• the stories I think we need to tell are ones of what it is like to be in a relationship with the Earth. What is it like to live on an abundant Earth? What are communities that are thriving by being in relationship to the Earth? What does enough feel like?
  • I know that I'm not grieving because death is unnatural, I'm grieving because love has overfilled my banks, and I can no longer just pour it into this other person. When I'm angry, it's because I love something, and I want to defend it. When I am feeling fearful is because I love something.
  • I want my lineage to be a lineage of someone who fought hard for human existence on this planet. My despair and grief and fear and anger informed that, and they're powerful parts of that fight, just as much as my love.

Interview with On Being (2022) edit

  • in that process, I started the work of emergent strategy, started to listen to what is up with the natural world — what can it teach us about how to be humans and how to be humans in a better relationship with each other? And what I realized is it is the work of radical imagination to do so, but also that we’re living inside of imaginations that other people told us were true and told us were like, this is how the world is. And I always uplift my friend Terry Marshall. He was the first person to say this to me, that we’re in an imagination battle, which just blew my mind. And I think about it often — that we live in this abundant world, and we’ve been told it’s scarce. And then we’re given all these stories of scarcity. So, so much of the work, for me, of radical imagination is like, what does it look like to imagine beyond the constructs? What does it look like to imagine a future where we all get to be there, not causing harm to each other, and experiencing abundance?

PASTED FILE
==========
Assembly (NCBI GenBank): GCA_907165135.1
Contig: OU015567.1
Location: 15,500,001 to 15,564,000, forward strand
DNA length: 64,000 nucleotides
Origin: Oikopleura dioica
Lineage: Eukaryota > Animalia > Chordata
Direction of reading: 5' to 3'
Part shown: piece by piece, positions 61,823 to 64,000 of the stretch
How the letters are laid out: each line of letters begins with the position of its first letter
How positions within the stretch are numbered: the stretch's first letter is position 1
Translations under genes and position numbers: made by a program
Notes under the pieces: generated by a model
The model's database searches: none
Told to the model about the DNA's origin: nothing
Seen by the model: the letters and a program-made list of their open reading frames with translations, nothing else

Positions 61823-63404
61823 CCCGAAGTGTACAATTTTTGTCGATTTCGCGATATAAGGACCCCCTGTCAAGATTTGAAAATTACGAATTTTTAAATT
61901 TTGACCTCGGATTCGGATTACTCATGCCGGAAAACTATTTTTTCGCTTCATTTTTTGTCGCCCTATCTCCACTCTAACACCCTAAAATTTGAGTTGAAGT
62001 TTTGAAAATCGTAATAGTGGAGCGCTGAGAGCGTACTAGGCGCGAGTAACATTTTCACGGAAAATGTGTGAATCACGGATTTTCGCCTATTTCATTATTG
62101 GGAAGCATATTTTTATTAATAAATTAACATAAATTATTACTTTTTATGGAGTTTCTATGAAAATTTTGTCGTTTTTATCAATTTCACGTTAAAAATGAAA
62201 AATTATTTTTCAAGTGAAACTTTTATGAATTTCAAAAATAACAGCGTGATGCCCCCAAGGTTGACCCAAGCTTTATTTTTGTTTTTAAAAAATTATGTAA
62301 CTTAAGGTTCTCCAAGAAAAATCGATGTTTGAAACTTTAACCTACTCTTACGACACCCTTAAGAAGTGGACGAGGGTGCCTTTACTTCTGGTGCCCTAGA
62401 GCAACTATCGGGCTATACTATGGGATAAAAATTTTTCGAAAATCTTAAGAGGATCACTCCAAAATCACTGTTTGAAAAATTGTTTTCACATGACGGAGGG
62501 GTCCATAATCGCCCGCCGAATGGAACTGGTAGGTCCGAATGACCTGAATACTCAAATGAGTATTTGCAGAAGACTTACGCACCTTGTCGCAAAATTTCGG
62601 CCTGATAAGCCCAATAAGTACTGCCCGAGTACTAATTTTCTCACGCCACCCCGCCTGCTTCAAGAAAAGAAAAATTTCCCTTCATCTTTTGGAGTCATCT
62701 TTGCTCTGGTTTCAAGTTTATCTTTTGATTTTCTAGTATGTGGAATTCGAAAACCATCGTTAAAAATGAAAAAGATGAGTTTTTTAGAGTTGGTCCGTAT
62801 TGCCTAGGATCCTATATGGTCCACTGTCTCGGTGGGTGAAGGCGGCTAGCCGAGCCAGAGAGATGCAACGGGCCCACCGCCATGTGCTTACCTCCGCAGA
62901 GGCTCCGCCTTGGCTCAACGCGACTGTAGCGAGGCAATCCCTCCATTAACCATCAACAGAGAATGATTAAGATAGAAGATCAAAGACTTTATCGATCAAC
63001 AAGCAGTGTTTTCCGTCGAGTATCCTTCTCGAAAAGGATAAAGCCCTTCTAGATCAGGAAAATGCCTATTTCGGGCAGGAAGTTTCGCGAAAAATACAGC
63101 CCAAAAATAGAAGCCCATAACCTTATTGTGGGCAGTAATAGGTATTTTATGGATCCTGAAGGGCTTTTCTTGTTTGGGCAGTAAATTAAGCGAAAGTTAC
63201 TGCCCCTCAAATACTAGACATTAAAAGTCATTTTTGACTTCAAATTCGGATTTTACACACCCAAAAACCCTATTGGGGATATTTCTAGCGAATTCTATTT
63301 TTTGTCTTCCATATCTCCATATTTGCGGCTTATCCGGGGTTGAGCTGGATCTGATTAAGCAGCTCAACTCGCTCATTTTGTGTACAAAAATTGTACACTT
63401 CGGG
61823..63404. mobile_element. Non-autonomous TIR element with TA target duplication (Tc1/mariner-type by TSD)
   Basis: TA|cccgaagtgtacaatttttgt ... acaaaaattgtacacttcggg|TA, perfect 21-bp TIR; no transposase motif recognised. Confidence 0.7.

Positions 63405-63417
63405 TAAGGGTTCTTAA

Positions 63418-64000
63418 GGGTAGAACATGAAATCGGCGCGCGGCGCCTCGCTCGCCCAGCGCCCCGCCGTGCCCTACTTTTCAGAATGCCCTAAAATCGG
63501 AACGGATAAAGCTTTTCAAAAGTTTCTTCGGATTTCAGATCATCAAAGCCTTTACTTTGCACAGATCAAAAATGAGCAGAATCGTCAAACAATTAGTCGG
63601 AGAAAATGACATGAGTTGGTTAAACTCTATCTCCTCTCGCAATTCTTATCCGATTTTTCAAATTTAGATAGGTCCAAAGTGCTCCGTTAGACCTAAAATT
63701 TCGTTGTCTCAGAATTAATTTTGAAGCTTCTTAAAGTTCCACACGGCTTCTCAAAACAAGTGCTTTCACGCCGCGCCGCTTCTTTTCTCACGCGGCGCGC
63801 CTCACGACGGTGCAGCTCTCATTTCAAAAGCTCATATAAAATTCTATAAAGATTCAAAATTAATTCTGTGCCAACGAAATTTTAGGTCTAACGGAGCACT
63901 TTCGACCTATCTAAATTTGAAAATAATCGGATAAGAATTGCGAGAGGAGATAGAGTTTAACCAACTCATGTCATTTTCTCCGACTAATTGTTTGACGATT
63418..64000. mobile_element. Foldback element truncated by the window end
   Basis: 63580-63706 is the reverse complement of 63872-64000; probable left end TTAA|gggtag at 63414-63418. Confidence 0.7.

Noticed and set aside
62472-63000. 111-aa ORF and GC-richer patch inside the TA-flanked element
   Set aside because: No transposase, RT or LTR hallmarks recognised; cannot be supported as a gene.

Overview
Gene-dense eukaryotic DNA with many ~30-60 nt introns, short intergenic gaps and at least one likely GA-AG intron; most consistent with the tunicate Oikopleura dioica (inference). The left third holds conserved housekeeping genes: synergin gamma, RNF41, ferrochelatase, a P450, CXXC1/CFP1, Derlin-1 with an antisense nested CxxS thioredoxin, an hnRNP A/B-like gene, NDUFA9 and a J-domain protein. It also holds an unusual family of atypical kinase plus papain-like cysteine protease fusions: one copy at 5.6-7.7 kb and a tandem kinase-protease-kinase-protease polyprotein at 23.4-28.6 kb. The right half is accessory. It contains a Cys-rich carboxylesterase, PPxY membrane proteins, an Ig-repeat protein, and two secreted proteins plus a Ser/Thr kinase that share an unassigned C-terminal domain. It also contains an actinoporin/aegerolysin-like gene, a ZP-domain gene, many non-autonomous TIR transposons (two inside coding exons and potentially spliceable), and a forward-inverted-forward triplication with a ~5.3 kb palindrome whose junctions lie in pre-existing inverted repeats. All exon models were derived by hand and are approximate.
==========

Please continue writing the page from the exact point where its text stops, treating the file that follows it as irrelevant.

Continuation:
• organizing is a way of saying, We are going to put our hands directly on the future. But it’s also time-traveling backwards. So much of organizing is looking back at, what did our ancestors try? What did they learn? What were they up to?
  • Everything dies, but that’s kind of good. It makes for a very rich world. All the richness, all that fecundity, all that beautiful miracle of life, it happens because we live in cycles, not perpetuity.
  • we can begin to see there are no isolated patterns. The universe has some favorites, and they repeat and they repeat, at every scale.